I don’t post about politics often. There are plenty of other voices out there already — voices smarter and more relevant than my own — so I try to sit back, listen, and learn. I try to understand and really consider what people are saying, even when it’s not pleasant. Maybe especially when it’s not pleasant. I try to question my thoughts and feelings, to examine my own experiences and beliefs. I try to figure out what I can or should do to create positive changes in myself and my community.

(And usually I cry a little.)

Because I believe in the power of words and stories, I like to share the things that I think more people should read/see/hear/watch. Below is one such thing, written by a friend of mine from college.

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Dear everyone,

Just wanted to say this: if you are angry, confused, upset, etc, consider this a call to action. If you are not okay with the verdict, consider this a time to act. If you’re wondering: what can I do? Google it. If you live in a major city, there are action groups around you, and they will be demonstrating. Join them.

So now: the hurdle. You’ve read articles about looters and rioting, about tear gas and arrests, of chaos and destruction. If you’re hesitant to go to a march, I can understand why. But I will just say this: I personally have been to a bunch of protests here in St Louis. We’ve closed down highways, marched downtown, you name it. I have seen no violence, I have seen no looting, I have seen no fires, no fights, no crazed and raging protestors. All has been peaceful, all has been constructive, all has been people joined together to show support.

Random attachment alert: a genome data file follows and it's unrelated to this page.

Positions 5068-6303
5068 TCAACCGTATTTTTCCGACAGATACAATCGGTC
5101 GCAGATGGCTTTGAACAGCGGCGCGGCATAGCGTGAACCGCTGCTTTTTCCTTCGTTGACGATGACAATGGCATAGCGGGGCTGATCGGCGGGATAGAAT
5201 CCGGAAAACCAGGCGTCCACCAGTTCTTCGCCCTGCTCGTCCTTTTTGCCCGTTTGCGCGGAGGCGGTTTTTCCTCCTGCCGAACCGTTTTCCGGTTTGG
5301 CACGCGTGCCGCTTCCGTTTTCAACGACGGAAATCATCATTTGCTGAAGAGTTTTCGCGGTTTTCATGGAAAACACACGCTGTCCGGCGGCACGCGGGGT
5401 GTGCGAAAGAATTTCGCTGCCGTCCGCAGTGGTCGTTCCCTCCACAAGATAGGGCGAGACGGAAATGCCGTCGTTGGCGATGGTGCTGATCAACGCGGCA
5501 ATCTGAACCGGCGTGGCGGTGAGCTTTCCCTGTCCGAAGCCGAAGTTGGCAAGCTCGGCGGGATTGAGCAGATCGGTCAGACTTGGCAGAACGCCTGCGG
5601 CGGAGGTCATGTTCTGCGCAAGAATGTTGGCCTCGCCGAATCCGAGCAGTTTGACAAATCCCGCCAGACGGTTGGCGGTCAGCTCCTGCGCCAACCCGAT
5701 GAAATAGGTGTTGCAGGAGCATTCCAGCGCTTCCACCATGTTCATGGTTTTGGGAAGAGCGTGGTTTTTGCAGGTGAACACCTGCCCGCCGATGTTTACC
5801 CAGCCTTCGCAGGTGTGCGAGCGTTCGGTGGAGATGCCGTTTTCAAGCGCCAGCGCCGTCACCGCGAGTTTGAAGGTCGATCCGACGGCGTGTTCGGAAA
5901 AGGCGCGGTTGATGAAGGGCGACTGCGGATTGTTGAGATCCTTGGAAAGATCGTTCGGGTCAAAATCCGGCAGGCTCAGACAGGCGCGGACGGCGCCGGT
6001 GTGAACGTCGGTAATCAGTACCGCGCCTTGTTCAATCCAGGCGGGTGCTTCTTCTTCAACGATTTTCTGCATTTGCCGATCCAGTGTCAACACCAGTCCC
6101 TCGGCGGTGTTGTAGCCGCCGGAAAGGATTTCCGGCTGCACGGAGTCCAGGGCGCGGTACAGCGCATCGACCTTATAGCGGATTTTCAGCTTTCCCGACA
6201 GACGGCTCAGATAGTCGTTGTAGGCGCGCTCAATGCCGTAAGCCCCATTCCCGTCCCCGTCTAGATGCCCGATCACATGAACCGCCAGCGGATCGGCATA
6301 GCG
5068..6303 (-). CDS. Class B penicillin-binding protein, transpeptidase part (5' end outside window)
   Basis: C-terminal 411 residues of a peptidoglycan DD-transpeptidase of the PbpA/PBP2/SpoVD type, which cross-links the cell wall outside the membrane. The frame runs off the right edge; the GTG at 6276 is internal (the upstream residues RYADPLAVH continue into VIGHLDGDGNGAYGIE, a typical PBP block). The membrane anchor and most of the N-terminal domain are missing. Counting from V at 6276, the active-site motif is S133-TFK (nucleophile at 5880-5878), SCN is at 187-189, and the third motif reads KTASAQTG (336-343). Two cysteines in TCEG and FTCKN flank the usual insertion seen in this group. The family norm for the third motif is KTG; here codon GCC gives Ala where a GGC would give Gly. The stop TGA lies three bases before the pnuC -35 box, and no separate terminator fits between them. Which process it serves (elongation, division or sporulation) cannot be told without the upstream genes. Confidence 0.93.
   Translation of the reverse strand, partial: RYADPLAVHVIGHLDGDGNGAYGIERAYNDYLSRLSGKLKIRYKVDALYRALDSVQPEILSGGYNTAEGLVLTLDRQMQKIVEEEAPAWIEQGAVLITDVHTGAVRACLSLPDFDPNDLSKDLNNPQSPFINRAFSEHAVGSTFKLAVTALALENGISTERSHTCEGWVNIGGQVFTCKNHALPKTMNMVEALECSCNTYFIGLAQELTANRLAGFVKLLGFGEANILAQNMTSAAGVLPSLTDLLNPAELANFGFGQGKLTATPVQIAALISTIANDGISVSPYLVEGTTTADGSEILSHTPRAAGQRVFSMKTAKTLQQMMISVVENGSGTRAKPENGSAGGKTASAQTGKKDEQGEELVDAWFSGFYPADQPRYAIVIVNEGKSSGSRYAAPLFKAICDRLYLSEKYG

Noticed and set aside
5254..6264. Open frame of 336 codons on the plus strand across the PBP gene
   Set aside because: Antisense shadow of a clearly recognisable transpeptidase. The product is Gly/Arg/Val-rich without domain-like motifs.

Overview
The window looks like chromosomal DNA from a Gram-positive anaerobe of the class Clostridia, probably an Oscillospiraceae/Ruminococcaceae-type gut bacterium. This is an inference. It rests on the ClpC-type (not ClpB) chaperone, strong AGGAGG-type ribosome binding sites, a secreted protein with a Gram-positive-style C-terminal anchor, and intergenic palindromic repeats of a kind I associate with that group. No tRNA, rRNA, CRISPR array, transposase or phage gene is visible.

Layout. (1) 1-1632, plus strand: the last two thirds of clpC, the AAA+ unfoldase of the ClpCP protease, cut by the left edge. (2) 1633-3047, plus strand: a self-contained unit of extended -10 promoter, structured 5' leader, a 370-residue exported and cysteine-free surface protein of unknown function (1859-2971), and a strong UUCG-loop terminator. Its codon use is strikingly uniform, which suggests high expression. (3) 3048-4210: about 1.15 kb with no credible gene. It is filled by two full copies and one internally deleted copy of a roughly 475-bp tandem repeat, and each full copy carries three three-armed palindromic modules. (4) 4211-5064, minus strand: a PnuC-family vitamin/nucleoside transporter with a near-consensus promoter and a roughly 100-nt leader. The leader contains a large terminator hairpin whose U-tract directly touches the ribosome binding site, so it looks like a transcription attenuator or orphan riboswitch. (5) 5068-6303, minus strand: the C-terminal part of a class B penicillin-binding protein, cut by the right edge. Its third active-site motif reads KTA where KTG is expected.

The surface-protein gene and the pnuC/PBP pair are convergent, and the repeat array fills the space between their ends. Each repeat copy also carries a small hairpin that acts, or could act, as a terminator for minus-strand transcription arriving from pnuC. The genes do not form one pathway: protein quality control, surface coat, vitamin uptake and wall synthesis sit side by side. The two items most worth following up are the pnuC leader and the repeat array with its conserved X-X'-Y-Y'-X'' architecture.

Honestly, when things start to shift, it’s very clear (and also usually much later in the evening). You’ll see a line of police in riot gear, often times with gas masks on. This is the turning point. This is where everyone makes starkly different choices. Some people do not back down. Some people stay, but at a distance. Some people decide to go home. Whatever you choose, I really don’t care. I’ve chosen each of those paths on different nights, and I understand each one. So do what you feel you’re ready for.

My point is this: these protests are calm and organized. They are a show of support, and a way to find more local organizers for future action steps. They are a way to do something more productive than posting “WTF” on Facebook.

If you go, you will see what this is really all about. You’ll have a perspective formed from action, from experience, and not from a frenzied media. And if one night you decide to stay, you might see things left unreported, like your local coffee shop or church tear gassed by police. You might hear the heartbeat of democracy.

Do not be afraid. Go forth and help change things.


Ruben Quintero

2 responses to “I’m listening (to the heartbeat of democracy)”

  1. yogadog Avatar

    Watching justice fail across our country, I am unspeakably sad and deeply discouraged.

    1. Kristan Avatar

      Yeah… I imagine it might be even harder for someone with a better working knowledge of how the justice system is supposed to go.